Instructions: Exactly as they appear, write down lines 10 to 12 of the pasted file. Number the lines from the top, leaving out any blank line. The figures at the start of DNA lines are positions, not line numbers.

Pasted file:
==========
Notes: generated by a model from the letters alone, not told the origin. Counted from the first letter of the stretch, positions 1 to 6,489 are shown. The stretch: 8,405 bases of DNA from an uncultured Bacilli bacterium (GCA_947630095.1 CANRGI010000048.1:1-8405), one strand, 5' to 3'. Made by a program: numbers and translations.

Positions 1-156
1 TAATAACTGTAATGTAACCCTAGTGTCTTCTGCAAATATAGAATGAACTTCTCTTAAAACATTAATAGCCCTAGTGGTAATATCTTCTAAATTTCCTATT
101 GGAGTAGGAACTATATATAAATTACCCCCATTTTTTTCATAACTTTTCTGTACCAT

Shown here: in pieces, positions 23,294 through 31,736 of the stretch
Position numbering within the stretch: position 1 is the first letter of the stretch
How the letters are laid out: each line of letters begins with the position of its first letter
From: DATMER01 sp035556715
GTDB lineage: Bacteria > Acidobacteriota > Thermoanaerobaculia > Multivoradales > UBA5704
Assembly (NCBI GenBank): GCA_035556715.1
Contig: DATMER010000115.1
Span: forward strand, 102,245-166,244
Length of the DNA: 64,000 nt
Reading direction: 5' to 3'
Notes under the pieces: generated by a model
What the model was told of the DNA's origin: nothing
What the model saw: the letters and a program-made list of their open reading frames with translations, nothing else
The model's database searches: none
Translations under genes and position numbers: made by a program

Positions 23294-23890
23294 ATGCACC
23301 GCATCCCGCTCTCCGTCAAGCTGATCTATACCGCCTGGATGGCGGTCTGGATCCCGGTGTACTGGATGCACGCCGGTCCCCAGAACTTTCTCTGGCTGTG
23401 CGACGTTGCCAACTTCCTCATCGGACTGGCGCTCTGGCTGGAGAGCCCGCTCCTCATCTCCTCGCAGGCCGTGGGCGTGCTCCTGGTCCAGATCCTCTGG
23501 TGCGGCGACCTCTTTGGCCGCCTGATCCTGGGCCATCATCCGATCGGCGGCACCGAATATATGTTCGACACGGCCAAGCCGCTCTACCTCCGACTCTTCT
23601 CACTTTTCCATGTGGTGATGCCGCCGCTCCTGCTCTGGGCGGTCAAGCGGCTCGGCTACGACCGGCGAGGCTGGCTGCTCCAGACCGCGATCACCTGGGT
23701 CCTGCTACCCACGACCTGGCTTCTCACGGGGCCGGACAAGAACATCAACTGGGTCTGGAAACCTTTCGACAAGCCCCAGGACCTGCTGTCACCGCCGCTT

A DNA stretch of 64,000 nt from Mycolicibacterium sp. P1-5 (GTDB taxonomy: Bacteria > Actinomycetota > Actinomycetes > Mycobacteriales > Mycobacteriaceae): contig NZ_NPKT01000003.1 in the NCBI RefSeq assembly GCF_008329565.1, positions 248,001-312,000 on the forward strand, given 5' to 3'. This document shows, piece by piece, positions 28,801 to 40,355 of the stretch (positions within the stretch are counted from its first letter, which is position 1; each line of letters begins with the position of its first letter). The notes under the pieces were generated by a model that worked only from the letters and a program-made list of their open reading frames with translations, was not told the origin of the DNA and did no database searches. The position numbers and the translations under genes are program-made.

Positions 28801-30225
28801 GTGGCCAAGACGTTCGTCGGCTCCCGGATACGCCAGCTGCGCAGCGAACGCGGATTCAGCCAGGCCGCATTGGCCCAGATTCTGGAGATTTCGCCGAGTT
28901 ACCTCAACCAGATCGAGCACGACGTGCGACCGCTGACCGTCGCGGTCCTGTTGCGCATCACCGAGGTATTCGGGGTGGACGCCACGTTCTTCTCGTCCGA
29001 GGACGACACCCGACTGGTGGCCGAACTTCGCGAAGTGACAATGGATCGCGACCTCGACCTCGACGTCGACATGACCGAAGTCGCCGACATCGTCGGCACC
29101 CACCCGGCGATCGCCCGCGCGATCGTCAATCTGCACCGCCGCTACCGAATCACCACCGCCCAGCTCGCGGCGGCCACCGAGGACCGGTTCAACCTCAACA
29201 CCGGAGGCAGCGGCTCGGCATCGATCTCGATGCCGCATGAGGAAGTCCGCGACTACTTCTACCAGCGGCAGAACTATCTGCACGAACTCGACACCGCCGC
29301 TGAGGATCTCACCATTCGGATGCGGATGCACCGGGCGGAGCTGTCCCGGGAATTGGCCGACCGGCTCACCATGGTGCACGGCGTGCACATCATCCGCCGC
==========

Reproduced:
Assembly (NCBI GenBank): GCA_035556715.1
Contig: DATMER010000115.1
Span: forward strand, 102,245-166,244